Based on the concept that activated oxygen species are causally involved in Adriamycin toxicity, endogenous antioxidant defenses are expected to be important determinants of cellular Adriamycin tolerance. We have tested this prediction by making use of an oxygen-resistant variant subline of Chinese hamster ovary cells (CHOr), which is characterized by increased levels of glutathione, copper- and zinc-containing superoxide dismutase, manganese-containing superoxide dismutase, catalase, and glutathione peroxidase. The levels of antioxidant defenses in wild-type CHO (CHOs) cells were within the range reported for human tumor cell lines, except for catalase, which was comparatively high. Oxygen-tolerant CHOr cells, which contained 4.3-fold more catalase activity than CHOs cells, were proportionally more resistant to H2O2, indicating that catalase activity in wild-type CHOs cells was still limiting H2O2 tolerance. The Adriamycin sensitivity of CHOs cells was compared to that of CHOr cells by clonogenic cell survival. After correcting for differential drug uptake in CHOs and CHOr cells, no significant difference in Adriamycin sensitivity could be detected. Furthermore, drug-induced cyanide-resistant oxygen consumption and electron spin resonance data indicated that both cell strains were equally efficient in reducing Adriamycin to its semiquinone radical and in generating activated oxygen species through oxidation-reduction cycling. These results indicate that Adriamycin tolerance of wild-type CHO cells, as determined by clonogenic cell survival, is not limited by endogenous glutathione, copper- and zinc-containing superoxide dismutase, manganese-containing superoxide dismutase, catalase, or glutathione peroxidase.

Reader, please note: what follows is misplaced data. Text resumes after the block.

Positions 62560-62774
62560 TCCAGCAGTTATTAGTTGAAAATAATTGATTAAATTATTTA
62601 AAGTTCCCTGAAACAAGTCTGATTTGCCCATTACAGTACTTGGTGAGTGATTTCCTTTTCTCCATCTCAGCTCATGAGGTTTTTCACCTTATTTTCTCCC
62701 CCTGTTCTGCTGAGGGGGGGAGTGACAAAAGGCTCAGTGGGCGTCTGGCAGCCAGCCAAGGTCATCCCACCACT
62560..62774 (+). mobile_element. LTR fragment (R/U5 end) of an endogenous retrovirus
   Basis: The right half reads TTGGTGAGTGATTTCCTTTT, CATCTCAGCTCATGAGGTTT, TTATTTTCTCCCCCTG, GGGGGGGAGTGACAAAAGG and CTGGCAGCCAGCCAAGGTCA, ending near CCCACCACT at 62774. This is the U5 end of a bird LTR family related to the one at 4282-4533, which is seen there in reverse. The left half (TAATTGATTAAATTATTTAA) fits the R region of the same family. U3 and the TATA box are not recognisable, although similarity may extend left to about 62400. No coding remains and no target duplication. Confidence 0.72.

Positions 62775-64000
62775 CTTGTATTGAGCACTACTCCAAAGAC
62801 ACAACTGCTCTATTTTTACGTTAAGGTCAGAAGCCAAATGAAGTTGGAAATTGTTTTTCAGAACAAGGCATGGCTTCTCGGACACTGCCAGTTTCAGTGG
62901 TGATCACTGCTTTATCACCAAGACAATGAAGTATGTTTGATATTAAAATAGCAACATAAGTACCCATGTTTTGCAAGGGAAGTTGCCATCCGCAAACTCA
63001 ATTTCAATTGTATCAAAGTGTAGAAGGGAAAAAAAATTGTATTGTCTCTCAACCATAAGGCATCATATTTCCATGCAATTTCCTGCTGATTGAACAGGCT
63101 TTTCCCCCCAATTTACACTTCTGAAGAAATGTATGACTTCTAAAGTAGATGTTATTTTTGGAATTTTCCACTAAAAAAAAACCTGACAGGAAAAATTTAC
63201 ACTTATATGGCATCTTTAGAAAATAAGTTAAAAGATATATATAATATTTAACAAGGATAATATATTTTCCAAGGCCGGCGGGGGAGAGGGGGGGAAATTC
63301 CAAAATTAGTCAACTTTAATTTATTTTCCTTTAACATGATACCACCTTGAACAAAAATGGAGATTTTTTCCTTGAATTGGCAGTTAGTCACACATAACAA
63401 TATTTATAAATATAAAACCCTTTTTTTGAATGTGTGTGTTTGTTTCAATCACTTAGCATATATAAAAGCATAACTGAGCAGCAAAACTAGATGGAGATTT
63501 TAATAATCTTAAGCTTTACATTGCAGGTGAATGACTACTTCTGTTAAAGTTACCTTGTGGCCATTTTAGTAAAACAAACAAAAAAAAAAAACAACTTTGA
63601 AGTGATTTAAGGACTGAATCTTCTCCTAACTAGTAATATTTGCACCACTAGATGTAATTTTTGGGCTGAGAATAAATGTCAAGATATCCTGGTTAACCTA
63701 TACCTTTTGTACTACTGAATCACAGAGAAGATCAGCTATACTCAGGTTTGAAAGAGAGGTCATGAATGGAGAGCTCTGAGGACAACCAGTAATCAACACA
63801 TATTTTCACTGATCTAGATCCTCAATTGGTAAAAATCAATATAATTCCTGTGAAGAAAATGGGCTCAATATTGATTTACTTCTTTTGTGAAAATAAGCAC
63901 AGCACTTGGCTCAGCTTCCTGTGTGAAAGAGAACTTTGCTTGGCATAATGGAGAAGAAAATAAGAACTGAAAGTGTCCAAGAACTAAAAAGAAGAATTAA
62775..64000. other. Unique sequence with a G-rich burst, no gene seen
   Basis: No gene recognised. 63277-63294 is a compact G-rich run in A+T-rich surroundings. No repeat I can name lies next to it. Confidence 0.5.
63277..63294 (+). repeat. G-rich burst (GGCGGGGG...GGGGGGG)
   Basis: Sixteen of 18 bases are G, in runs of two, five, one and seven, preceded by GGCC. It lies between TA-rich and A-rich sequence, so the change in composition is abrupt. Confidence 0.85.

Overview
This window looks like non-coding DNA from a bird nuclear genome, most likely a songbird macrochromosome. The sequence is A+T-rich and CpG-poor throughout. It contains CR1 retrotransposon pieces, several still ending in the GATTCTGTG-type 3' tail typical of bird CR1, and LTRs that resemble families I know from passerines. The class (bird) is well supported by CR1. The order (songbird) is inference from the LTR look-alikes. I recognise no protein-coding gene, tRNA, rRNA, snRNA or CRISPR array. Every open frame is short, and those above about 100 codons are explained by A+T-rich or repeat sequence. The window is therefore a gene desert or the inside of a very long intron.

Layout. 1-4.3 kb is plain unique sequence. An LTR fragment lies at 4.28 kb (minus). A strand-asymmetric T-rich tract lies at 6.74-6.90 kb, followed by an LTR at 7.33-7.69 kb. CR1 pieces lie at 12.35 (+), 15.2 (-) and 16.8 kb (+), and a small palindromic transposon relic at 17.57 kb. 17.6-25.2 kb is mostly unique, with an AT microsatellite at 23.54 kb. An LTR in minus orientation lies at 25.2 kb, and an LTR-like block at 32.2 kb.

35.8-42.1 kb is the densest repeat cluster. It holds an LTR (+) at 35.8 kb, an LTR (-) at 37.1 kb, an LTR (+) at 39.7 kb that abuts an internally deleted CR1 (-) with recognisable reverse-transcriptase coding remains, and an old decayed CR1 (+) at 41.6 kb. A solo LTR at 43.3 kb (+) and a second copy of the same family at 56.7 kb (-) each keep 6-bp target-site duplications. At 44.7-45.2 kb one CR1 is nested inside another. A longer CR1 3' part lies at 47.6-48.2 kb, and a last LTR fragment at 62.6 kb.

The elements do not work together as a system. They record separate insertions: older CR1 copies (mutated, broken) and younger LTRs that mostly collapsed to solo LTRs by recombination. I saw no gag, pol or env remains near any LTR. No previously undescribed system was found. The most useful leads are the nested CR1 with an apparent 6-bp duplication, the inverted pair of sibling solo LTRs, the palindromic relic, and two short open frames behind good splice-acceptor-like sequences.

Financial support from The Netherlands Cancer Foundation (Queen Wilhelmina Fund). Part of these results was presented in preliminary form at a Conference on Superoxide and Superoxide Dismutase, Rome, 1985 (23).